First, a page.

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Telecommunication and Media in Shanghai :
Setting up Internet, Phone and TV



Introduction


 media shanghaiShanghai has a pretty good telecommunications infrastructure. Telephone lines are reliable and international dialing is simple to arrange, although through lack of competition, prices for calls will be more expensive than in your home country.
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Broad band is inexpensive, widely available and usually included in rental packages. However, it is much slower than the in the west, even if you have the widest possible connection.

  Photo: enterAsia Art

 

Sending large files can be a complete nightmare and everyone experiences long delays in sending and receiving emails from abroad. For some reason, offices generally have much faster connections. So, if you need to send a big file or do something in a hurry - use your partner's office facilities.

You need to be aware that many internet sites are unavailable from China because their content is deemed unsuitable. This can be frustrating if you are trying to track down news from your home country.


Setting up a Phone




Applications for telephone lines

Applications take 3-6 days to process. Call Shanghai Telecoms, and they will send their team down to connect you. The landlord usually applies for the telephone line, as it should be in the name of the owner of the property. He will have to bring evidence of home ownership.



International Direct Dialing (IDD)



Shanghai Telecoms has a monopoly, so IDD rates are not as competitive as they are elsewhere.

With the Shanghai Telecoms Yitong card, you can use a stored value card to make international long-distance calls.

Yitong cards, and all calling cards, may be purchased at post offices and convenience stores. You can also buy them online at:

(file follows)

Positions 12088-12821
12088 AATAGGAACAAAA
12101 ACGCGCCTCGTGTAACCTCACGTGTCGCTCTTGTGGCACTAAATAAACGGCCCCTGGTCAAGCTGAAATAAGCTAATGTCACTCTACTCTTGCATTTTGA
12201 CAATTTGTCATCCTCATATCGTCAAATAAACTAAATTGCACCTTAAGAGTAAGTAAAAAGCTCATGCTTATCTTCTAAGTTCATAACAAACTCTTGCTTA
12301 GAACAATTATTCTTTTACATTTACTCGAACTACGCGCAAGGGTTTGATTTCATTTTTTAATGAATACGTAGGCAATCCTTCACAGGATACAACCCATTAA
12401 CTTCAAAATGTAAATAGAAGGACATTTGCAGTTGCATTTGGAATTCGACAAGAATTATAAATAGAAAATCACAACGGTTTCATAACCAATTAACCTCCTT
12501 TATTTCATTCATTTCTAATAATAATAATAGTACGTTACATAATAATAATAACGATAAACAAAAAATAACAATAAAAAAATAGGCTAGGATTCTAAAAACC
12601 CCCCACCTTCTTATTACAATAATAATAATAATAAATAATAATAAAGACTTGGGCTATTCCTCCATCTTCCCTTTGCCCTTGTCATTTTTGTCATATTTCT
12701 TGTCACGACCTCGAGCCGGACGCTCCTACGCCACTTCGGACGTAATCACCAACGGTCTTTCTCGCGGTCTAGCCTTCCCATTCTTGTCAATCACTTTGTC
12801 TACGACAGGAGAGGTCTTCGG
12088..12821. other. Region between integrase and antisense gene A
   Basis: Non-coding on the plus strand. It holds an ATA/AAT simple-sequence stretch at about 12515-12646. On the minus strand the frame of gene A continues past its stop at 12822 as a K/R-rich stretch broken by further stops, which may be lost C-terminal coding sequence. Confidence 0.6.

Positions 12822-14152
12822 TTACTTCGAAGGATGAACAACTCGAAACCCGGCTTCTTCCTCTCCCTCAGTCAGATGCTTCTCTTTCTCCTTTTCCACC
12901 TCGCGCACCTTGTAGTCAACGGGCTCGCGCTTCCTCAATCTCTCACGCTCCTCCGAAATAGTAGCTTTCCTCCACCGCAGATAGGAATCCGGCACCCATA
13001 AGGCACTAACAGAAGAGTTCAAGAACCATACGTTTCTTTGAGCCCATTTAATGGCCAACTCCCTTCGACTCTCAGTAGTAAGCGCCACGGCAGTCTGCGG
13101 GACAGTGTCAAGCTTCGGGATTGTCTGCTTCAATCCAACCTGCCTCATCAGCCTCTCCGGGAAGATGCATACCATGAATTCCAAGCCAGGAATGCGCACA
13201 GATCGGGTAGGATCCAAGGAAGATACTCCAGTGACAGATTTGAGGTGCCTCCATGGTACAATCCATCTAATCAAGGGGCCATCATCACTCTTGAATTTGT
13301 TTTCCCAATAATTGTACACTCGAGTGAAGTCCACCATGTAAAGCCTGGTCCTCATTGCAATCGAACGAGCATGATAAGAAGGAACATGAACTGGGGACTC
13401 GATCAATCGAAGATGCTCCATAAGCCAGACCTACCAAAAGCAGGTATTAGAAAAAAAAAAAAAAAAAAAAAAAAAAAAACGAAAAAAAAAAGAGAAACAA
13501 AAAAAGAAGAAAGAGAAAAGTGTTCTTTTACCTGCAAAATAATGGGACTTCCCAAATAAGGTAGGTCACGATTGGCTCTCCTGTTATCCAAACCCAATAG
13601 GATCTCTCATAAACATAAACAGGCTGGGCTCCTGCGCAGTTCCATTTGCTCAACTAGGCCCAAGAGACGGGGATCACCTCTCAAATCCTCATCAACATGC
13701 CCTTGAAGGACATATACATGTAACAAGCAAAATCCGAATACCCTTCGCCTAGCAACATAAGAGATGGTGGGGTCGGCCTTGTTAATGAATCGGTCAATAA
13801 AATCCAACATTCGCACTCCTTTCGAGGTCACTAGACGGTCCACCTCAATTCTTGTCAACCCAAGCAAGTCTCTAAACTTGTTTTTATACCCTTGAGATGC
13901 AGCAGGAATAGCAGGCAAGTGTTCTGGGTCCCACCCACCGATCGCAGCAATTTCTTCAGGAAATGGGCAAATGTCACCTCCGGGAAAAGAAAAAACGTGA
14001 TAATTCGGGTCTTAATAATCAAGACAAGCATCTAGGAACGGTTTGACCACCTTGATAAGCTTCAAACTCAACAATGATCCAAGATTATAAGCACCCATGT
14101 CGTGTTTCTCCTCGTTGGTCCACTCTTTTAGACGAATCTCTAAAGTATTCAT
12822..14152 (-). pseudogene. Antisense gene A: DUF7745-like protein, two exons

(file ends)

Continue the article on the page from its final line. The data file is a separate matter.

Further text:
Shanghai Telecoms is offering a China Calling Card Service, which uses an intelligent card (300) which retains your account number and password, and automatically debits the card each time you use it. The card is obtainable from the web site above and from the post office.


Internet Phones


You can use either PC-to-PC calling, which is usually free, or PC-to-phone, for which you have to set up an account and get charged phone rates.




Mobile Phones



The mobile phone market can be almost compared to selling fast, perishable fruits, as a model just purchased will be outdated within a short while. Prices usually drop dramatically just one month after their launch. A pay-as-you-go mobile phone can be purchased for 600-700rmb plus the cost of a sim card (e-tong cards are popular and widely available).

Calls are cheap and you can find 100rmb stored value cards for mobile phones from most convenience stores. The operation for loading the stored value onto your phone is in English.


It's wise to keep the paperwork you get with your sim card to ensure you are buying the right stored value card for your particular service provider, as there are several operators competing in this frenetic marketplace.

If you already have a mobile phone, you might find that Chinese sim cards will work in it just fine. This depends entirely on the model and make of your phone. Of course, you might even choose to keep your current service provider and pay your bill back in your home country. Although, costs for dialing and receiving are extremely high.

The network coverage across China is excellent and there are few places where you will fail to get a signal.

 


Internet Services



You may either connect your computer to the internet via a modem to your telephone line or, as most westerners do, via an ADSL broadband facility.

Applications for telephone In both cases you need to inquire about any technical requirements for your computer. Additionally you must plan for either an additional telephone point or a cable point, which will be charged to you one time on installation.